Please welcome Sarah Melamed of Foodbridge for today’s reader interview. Sarah lives in Ness Ziona, Israel (south of Tel Aviv), with her family of three boys ( twelve, nine, five), a big yellow dog that eats everything (almost everything–see below) and a husband who now works from home on his startup (and steals her kitchen gadgets to build it). By profession she is a research biologist but now is a full time Mom, food blogger (Food Bridge) and family cook.
- What do you remember about family meals and your mother’s cooking style when you were growing up? My father always insisted on traditional 1950-style family meals where everyone sat down to dinner without television or phones. Except the food was far from the usual meat and potatoes and my mother wasn’t the only one cooking.My father, who lived in France for several years and had studied Chinese cooking at night school, introduced us to diverse food specialties. He tried to recreate his dynamic student days by inviting guests from all walks of life who in turn shared their own recipes, adding to the family repertoire.My mother, an Israeli, merged the flavors from her childhood into her cooking and introduced us to Middle Eastern classics such as fresh salads, hummus, shakshuka and kebabs. She also added new recipes she created or borrowed from friends, usually preferring one pot meals to reduce kitchen cleanup. I remember her food as heartwarming and tasty but she never followed a recipe and was unable to reproduce exact results. Baking was also limited to basics.On the other hand, she taught me not to be afraid to experiment in the kitchen, after all if it’s that bad the dog will eat it, right? (Well, it turns out not every time.) More importantly our kitchen was always lively with conversation and warmth and it is what I remember the most about my childhood. That and the fire alarms going off because of some extreme cooking going on.
- How is your cooking style different from that of your parents? I’d like to think that I learned from both my parents, being able to improvise, but using recipes to give structure and consistency to my meals.
- What is your favorite gadget? My vegetable corer and ma’amoul mold (for making Middle Eastern Stuffed Pastries). Both have no replacement and in the case of the ma’amoul mold the prettiest of my gadgets. What I also like about them are the memories searching for these tools and finally finding them in Nazareth (with Miriam of Israeli Kitchen)
- Do you entertain, and in what circumstances? What is the biggest party or meal you have hosted to date? Every two weeks we host Friday night dinner and invite family and/or friends to join us. It is a relaxed and informal get-together where we keep up to date with the events of the week, enjoying each other’s company. The biggest event I ever hosted was for about 45 people, but for my sanity and health the usual number around the dinner table is about 15. I will always be in awe at those who take on the responsibility and burden of hosting large parties and events without having a nervous breakdown. During weekdays friends often come for an informal coffee and my children always seem to bring home a friend (or two) for lunch.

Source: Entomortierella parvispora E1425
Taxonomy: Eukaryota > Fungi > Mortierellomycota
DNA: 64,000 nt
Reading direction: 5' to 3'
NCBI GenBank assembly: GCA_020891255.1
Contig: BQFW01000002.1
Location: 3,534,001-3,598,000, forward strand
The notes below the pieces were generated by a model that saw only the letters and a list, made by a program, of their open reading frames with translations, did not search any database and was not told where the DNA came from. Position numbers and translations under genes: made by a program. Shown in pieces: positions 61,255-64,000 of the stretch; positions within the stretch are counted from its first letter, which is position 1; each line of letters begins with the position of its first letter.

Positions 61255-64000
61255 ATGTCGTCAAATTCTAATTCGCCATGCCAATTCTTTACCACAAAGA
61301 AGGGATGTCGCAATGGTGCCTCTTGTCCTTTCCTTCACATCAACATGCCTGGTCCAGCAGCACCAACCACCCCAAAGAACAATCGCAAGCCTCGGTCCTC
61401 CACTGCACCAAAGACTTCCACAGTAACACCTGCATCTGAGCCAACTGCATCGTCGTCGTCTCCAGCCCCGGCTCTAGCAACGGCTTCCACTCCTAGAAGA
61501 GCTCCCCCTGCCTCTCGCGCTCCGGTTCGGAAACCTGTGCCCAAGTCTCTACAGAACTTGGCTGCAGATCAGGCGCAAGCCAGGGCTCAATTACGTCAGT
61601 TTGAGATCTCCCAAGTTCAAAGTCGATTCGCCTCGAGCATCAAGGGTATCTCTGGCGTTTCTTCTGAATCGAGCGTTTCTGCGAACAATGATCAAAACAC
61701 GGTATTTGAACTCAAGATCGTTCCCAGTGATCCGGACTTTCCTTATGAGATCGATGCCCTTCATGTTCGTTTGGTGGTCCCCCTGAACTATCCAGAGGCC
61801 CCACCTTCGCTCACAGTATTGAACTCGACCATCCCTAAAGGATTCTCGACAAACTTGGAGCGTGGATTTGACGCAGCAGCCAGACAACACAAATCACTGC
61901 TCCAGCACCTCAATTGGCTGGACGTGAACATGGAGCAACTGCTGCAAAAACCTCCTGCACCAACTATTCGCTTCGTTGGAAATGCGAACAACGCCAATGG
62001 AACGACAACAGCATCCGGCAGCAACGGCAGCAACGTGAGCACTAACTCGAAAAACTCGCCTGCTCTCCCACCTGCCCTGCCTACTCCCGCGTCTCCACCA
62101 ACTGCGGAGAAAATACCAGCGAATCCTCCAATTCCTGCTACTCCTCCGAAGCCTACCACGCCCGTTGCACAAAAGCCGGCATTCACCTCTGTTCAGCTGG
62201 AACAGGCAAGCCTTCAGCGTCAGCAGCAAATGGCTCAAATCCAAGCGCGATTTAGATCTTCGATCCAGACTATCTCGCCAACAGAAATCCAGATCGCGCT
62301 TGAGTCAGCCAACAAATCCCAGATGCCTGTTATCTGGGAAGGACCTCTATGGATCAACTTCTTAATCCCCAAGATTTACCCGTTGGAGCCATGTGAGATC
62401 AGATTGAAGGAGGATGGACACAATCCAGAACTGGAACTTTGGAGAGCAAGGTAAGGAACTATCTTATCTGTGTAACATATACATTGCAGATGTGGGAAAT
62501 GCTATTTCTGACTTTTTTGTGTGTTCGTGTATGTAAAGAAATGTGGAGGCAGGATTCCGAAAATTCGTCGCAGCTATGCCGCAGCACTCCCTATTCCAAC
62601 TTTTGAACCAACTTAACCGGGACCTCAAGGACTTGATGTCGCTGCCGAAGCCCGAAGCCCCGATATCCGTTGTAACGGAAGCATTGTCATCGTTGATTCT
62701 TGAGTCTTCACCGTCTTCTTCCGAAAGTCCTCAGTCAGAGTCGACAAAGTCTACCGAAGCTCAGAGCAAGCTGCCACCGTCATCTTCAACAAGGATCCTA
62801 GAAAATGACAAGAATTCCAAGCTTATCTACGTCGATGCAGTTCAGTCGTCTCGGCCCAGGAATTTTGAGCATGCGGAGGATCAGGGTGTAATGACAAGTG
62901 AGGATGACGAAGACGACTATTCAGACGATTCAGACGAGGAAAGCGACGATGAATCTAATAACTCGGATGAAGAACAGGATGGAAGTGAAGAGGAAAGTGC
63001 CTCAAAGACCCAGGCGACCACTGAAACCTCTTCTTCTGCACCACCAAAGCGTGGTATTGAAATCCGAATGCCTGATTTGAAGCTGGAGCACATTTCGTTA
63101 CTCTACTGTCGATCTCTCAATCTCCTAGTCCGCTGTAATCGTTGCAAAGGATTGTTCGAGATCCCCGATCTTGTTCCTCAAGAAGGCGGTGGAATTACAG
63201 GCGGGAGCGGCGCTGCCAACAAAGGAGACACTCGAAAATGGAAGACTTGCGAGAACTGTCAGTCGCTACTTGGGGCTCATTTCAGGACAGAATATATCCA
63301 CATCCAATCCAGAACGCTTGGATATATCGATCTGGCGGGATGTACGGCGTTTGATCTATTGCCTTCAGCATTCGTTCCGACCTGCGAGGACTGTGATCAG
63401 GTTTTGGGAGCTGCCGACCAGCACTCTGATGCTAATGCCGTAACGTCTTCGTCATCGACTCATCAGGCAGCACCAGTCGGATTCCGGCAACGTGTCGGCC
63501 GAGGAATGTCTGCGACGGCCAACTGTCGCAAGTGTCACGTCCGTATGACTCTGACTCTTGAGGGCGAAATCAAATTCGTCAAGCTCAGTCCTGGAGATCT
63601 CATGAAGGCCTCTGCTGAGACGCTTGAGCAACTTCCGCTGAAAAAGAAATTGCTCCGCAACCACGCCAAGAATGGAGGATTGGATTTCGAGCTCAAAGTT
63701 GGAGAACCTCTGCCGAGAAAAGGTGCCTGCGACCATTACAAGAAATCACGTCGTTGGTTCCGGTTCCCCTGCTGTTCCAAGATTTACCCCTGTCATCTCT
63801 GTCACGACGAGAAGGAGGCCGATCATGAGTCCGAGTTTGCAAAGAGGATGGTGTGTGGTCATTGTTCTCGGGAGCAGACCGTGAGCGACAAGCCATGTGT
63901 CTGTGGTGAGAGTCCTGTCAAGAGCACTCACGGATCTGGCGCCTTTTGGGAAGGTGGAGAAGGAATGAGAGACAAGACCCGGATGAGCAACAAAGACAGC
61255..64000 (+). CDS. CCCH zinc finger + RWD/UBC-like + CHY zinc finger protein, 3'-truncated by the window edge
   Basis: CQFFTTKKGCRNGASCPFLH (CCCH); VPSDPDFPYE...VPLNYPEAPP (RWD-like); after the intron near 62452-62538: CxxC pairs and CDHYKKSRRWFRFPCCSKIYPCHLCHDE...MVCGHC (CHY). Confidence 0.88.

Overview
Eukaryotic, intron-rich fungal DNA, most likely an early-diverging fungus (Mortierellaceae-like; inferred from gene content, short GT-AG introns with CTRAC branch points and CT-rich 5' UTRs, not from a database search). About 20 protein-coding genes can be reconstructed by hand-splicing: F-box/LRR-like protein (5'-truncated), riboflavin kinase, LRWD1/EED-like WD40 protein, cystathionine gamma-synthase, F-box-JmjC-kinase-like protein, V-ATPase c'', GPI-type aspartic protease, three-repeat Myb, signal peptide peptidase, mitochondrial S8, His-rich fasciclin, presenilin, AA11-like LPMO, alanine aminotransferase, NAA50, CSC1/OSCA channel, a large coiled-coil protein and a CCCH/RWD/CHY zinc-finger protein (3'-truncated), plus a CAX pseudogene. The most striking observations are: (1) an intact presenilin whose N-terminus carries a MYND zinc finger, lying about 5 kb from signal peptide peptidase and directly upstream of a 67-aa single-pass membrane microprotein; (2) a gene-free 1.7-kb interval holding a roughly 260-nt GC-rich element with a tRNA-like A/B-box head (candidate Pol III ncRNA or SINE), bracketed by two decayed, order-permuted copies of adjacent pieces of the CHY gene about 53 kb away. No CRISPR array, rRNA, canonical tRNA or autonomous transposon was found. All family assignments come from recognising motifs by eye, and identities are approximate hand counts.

- Can you share a typical daily menu? Weekly menu? I am a bit eclectic when it comes to menu planning. I have a few recipes that are our classic home cooked meals but other than that I am always trying something new. In general breakfast is usually on the run. Lunch, unlike in America, is our main daily meal. I strive to make at least two of our weekly meals vegetarian and/or dairy. On the other days I usually rotate between chicken, beef (ground meat or chunks for stews) and sometimes fish.A few of the recipes that consistently reappear on our daily menu include spaghetti Bolognaise (which we call Pasta Zarifa), lachmacun (Arabic pizza), kubba (Middle Eastern dumplings), chicken with garlic and white wine, meatballs in tomato sauce, pasta with anchovies and parsley, chili con carne and stuffed vegetables. It goes without saying that we always have fresh vegetables, salads and sometimes sliced fruits to round out our meals.
- How has your cooking style evolved over the years? I have always liked to cook but now that I have more experience I am better able to improvise with positive results.
- Can you recommend any cookbooks, TV shows or websites that have inspired you? Aromas of Aleppo by Poopa Dweck is a wonderful Syrian cookbook of Jewish cuisine, with beautiful photography. The Book of Jewish Food by Claudia Roden is an encyclopedia of authentic Jewish recipes, both Ashkenazi and Sephardic. Animal Vegetable Miracle by Barbara Kingsolver chronicles the author’s year of eating local. A few website I especially enjoy: In Mama’s Kitchen, Israeli Kitchen, and Café Liz.
- What is the most unusual dish you’ve ever made? Melouchia was probably the strangest dish I ever cooked, since it was so incredibly slimy and unlike anything I ever had. That said, every one of my children tasted it (I wish I videotaped their reactions). I also tried to make homemade warka (very thin Moroccan pastry sheets) and almost burnt the house down in the attempt.
- What is the oldest item in your kitchen? The newest? I have a couple of 250ml glass coffee cups from university which I use in place of measuring cups. Many Israelis I know use the same exact cup for measuring.The newest item in my kitchen is a melon spoon which I use sometimes to form tiny meatballs
- What would you like to change about your cooking style in the coming year?
Besides cooking healthier food and wasting less, I want to learn how to make a real cappuccino, make ice cream (besides vanilla), learn how to bone a chicken without it looking like slaughter, how to make a couple French sauces and perhaps figure out how to use the food mill (or perhaps I should throw that out).
Last week’s interview: Alaskan blogger Scribbit
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